The Williamsville teachers' union on Tuesday maintained its perfect record since 2015 of electing its endorsed candidates to the Board of Education.
The union-backed slate of incumbents Shawn Lemay and Mark Mecca and newcomer Eric Borenstein were the top vote-getters in a field of seven candidates. Six-year incumbent Toni Vazquez, who received the union's endorsement in 2015, lost her re-election bid after she was denied an endorsement this year.
"The teachers come out and vote for teacher-endorsed candidates," Vazquez said. "That's what they did."
The Williamsville Teachers Association became more vocal with its endorsements in 2015, when employee complaints against Superintendent Scott Martzloff surfaced publicly. At that time, Vazquez was the lone board member to back the union's call for an independent investigation into the complaints, but her relationship with the union soured over the last year.
"I'm most proud of speaking independently and staying true to my convictions," Vazquez said of her board tenure.
Meanwhile, Lemay, a small-business owner who serves as board president, received the most votes, 18 percent, and said he had helped increase transparency and openness on the board by holding regular community forums, among other initiatives.
"We listened to what the constituents and the parents were asking," he said. "We opened up the lines of communication so we could talk and actually have meaningful dialogue."
Mecca, a school psychologist in Buffalo Public Schools, said that as a board member he helped create responsible budgets and settle contracts.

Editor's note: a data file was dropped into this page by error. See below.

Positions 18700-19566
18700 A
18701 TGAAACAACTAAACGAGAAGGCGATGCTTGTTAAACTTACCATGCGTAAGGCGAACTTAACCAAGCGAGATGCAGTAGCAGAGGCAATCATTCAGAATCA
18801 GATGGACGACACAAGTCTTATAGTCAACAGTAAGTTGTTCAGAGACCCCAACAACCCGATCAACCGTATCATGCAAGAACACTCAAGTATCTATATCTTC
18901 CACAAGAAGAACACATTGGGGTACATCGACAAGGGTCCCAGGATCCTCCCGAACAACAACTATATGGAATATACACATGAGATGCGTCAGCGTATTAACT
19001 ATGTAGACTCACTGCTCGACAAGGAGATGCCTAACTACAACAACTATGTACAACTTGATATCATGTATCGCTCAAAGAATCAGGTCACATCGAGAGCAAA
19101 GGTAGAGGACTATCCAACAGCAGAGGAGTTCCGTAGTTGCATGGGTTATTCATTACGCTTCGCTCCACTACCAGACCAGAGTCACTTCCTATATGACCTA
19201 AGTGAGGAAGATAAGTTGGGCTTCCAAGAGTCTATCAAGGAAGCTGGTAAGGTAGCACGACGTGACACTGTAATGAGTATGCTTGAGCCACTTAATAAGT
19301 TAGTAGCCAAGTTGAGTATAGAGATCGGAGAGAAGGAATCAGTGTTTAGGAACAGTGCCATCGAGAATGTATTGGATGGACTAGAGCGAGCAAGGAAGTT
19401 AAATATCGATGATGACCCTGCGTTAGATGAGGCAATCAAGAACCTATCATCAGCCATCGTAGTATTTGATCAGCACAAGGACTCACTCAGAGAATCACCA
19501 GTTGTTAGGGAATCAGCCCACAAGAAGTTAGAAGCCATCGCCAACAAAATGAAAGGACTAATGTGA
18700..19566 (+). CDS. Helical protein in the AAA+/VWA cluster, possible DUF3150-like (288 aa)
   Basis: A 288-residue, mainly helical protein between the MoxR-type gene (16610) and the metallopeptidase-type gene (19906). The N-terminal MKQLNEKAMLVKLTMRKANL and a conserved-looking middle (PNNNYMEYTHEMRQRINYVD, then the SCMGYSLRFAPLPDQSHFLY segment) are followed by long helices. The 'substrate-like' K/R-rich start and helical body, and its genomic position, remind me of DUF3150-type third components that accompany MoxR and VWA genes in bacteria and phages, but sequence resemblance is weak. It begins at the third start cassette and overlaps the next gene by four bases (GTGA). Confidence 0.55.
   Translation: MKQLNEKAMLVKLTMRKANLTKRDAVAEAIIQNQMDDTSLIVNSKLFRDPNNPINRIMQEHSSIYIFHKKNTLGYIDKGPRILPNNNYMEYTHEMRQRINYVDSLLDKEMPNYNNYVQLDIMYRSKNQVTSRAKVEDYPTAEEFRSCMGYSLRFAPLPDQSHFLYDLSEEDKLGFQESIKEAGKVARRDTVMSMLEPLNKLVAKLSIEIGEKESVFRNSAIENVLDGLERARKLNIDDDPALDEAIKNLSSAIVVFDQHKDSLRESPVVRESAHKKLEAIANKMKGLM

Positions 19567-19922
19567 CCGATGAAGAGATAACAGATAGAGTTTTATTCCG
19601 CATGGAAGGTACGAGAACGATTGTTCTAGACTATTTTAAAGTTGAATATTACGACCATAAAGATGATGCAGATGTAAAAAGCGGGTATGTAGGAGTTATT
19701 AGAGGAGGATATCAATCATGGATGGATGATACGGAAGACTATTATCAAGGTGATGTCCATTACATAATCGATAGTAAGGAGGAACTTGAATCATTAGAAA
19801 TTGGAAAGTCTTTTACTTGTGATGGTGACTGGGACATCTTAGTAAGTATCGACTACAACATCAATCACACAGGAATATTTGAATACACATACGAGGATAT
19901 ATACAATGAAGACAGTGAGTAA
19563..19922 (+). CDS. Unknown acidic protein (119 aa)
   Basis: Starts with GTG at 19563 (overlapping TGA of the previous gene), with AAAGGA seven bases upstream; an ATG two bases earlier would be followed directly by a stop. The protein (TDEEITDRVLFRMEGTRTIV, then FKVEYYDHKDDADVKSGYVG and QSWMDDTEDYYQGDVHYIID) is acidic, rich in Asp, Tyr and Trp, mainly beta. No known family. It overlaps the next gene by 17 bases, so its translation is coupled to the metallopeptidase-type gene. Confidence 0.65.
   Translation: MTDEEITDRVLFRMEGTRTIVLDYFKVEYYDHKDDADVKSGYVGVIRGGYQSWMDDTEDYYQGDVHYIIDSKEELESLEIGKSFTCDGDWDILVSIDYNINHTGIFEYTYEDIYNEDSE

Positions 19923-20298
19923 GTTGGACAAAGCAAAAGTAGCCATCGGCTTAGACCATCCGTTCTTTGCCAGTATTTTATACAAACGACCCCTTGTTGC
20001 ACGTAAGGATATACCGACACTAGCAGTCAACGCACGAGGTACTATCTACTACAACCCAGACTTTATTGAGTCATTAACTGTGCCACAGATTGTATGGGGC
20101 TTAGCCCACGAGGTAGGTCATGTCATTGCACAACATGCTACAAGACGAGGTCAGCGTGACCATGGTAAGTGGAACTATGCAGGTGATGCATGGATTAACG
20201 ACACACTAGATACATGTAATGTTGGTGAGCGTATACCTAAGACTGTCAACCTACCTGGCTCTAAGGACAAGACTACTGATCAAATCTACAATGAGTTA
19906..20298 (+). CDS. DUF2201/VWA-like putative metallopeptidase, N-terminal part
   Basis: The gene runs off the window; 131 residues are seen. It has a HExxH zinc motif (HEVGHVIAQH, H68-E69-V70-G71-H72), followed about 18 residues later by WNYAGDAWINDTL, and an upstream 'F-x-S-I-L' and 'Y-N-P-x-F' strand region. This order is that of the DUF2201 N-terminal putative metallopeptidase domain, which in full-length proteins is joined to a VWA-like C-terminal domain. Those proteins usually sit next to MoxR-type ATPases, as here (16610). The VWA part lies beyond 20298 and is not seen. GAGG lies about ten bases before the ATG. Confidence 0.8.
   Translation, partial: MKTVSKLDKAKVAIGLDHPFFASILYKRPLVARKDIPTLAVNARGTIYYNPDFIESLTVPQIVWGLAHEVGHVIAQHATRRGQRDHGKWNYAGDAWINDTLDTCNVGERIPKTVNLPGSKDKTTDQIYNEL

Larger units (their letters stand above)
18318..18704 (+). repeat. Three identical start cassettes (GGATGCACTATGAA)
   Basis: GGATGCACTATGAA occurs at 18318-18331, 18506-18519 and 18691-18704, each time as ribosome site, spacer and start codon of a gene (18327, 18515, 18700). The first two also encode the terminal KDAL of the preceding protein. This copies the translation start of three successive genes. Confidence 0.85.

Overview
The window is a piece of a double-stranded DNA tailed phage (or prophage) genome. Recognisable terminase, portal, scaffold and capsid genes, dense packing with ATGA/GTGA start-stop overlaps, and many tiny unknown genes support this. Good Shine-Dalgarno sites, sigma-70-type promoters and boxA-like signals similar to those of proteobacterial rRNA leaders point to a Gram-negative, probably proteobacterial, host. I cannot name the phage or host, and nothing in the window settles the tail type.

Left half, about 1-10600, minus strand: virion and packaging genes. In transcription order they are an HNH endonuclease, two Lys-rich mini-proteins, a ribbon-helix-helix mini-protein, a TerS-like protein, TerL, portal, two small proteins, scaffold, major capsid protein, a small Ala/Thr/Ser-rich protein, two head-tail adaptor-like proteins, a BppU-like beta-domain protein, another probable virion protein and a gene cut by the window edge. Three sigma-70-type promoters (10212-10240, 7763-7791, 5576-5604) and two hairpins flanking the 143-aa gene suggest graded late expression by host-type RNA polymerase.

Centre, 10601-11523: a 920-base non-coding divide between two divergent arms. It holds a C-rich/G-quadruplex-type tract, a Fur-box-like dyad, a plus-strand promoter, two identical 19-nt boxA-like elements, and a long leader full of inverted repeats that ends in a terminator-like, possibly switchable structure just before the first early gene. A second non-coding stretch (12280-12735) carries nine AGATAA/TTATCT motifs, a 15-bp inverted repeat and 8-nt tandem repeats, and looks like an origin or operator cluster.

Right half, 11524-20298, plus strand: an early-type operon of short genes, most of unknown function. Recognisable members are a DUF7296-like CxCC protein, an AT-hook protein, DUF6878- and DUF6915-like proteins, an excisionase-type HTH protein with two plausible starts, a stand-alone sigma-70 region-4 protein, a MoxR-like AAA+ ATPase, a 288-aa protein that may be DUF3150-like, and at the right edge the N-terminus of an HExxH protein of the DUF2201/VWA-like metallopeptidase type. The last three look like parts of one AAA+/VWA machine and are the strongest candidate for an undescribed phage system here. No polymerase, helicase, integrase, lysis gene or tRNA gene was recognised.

"We've moved the district in a positive direction," he said.
And Borenstein, a district resident of 24 years, said that as a retired symphony orchestra CEO he would advocate for arts in the curriculum.
"I just want to make sure there's a strong voice for music and the arts on the school board, especially going into a potential capital campaign for the arts at the end of the calendar year," he said.
The remaining three candidates – Robert Campo, Michael Littman and Dawn Fletch – had formed a slate in the week before the election and offered themselves as an alternative to the union-backed candidates. They touted their records as PTSA presidents and pledged to represent parents, teachers, students and taxpayers.
Campo, a 20-year resident of the district and assistant professor of physics and biology at Erie Community College, said he saw the move as the only way to counter the union's dominance in driving turnout. He finished with 12 percent of the vote, to Littman's 14 percent and Fletch's 13 percent.
Turnout this year – 3,163 voters for the 2018-19 budget of $190.4 million, which passed with 80 percent in favor – was slightly lower than in previous years. In the five votes from 2013 to 2017, the district saw an average of about 4,000 voters. There are about 51,000 registered voters in the district; however, the actual number is higher, because residents do not need to be registered with the county Board of Elections to vote on a budget.